The selection of pictures on display in the shop window of Cloonan's Hardware, William Street, Tullamore, in tribute to the late Paddy Cloonan
TULLAMORE was last week mourning the passing of one of its most popular business figures and characters, Paddy Cloonan.
Paddy, founder of Cloonan's Hardware in the heart of the town on William Street, died on Tuesday, July 7 at the age of 92.
He completed the Leaving Certificate at Tullamore CBS at the age of just 16 and won a university scholarship, one of just two school leavers in Offaly to do so that year.
Interviewed by the Tullamore Tribune in 2018 he remarked: “Some people thought because I got a university scholarship I must have been very bright but I wasn't, it was because the standard of education was very poor at the time.”
In the same interview he revealed he decided to study dentistry but was not accepted by the college because of his young age. He was told to return the following year.
“I went to work in a hardware shop for the year and I never went back, I got stuck in the rut and stayed in it all my life,” he said.
He added: “When I was a young married man and then had five children, what we were expected to do, if we were lucky, was give our children a good education and good teeth and let them off.”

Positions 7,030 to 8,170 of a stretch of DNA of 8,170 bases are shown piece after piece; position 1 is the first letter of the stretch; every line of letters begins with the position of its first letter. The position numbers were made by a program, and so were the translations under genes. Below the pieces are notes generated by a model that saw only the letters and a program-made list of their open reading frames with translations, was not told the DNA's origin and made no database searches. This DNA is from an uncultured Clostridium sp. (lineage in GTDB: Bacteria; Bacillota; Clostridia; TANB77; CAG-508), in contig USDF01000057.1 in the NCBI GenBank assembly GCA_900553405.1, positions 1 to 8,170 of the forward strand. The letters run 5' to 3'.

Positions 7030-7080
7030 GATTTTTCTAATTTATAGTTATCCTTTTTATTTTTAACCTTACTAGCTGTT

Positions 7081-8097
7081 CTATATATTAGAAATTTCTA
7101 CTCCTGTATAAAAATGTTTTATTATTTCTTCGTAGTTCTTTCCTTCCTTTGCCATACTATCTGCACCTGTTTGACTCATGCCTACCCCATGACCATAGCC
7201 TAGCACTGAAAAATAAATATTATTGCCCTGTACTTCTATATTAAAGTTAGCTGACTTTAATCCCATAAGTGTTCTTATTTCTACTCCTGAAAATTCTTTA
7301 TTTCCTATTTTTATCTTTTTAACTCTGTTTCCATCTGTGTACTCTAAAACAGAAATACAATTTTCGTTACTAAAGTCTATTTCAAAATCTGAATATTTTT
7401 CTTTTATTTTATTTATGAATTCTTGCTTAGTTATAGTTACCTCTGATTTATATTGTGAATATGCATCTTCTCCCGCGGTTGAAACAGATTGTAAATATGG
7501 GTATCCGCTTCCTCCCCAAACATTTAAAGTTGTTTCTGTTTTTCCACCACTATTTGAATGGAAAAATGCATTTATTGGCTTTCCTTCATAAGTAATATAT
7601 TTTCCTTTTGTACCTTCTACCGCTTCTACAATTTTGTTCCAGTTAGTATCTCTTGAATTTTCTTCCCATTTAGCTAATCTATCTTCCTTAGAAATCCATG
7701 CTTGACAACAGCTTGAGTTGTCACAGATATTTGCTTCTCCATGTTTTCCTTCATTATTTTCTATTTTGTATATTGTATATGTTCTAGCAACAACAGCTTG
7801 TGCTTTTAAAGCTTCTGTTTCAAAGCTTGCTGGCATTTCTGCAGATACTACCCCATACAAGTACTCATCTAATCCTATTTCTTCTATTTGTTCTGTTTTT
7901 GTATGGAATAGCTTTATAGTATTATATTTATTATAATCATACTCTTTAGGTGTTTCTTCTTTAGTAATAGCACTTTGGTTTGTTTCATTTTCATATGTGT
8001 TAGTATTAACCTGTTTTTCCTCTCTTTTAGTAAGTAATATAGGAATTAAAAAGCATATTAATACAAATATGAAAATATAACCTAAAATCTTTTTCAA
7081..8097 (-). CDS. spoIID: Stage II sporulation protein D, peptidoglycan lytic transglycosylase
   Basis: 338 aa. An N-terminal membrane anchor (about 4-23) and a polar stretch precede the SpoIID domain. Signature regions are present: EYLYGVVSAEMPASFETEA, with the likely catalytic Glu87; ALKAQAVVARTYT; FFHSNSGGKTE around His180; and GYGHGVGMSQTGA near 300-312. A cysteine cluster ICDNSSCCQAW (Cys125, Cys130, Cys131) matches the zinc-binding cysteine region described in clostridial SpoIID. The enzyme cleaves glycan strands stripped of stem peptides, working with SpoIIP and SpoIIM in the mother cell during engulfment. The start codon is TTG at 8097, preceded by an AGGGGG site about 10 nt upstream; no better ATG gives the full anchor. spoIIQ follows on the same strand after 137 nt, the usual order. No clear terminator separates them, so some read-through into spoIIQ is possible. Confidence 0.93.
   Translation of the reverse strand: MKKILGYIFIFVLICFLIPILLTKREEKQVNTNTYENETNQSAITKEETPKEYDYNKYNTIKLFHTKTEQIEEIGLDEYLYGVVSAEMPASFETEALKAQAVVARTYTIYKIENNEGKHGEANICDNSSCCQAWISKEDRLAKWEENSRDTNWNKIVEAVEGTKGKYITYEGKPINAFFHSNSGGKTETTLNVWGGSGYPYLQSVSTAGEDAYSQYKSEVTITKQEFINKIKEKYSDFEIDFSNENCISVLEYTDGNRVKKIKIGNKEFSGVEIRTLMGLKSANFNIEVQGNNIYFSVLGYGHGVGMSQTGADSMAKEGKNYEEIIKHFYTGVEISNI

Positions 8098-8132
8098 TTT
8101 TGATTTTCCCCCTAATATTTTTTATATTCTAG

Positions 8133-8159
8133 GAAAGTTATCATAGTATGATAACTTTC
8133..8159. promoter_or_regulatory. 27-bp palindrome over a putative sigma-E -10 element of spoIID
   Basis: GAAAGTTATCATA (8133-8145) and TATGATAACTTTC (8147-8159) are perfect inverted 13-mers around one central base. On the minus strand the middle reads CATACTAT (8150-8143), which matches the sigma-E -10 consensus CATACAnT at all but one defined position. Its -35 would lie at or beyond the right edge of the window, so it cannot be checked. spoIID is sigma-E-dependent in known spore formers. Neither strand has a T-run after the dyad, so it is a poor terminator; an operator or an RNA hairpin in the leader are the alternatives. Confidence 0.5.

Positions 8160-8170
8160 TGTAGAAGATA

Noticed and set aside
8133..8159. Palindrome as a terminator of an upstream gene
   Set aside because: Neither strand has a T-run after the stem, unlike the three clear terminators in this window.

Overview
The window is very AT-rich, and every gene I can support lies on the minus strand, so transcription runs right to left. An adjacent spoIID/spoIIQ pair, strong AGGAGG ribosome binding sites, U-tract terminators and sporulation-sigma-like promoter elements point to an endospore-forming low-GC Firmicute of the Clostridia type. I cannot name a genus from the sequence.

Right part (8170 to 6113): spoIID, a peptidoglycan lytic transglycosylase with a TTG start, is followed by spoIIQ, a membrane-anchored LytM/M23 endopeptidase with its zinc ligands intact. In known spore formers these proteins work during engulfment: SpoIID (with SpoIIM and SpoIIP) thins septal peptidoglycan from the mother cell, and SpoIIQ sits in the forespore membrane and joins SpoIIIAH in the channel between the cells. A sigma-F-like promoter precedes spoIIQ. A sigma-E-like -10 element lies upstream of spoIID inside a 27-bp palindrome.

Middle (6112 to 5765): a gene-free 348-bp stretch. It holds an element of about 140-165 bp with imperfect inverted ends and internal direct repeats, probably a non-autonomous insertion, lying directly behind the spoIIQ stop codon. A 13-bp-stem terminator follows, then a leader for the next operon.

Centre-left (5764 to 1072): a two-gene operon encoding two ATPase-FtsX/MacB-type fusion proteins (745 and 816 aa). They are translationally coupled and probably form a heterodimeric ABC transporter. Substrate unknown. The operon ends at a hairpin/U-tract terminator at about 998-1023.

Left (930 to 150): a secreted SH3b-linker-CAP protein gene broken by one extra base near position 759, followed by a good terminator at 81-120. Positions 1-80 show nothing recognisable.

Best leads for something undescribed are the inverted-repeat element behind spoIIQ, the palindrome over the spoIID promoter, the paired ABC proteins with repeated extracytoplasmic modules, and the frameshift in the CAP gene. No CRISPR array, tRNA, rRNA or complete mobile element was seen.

Paddy was predeceased a number of years ago by his wife Colette.
A keen GAA fan, he joined the St Vincent's Club in the capital when he was working in Dublin and with championships delayed by the war, he ended up playing for that club and Tullamore at the same time, legally amassing a remarkable eight county minor football and hurling titles.
A corner-back and half-back, he wore the Dublin colours in two minor All-Ireland finals, winning one in hurling but maintained he “wasn't much good”.
“I wasn't much to look at but I was tight. I was very good with a fast ball into a forward off the ground.”
He said the well known Killoughey man, Justin Graham, inflicted the injury which curtailed his career.
When the pair were engaged in “high jinks” on a pitch once, “Justin caught me by the arm and pulled my arm out of the socket”.
Looking back nearly 70 years to when he established Cloonan's Hardware, he confessed: “How I survived I'll never know, times were so primitive.”
In those “simple times”, they literally used to deliver goods in a handcart and of course, the axels of those carts had to be greased, “the same as any farmer would”.
“We used to sell cart grease and I never heard the word 'marketing' let me tell you, but I had a slogan for cart grease which the public loved: Cloonan's cart grease, you can't lick it.”
The shop sold a “bit of everything”, even beds and bedding, and he enjoys one tale in particular about the Cloonan's mattresses.
The Travellers would buy 10 or 12 mattresses at a time and “go out the country” and sell them on to farmers.
They would then do the farmer a favour by taking away the old mattress.
At around that time, tractors were replacing horses and that gradually led to a shortage of horsehair.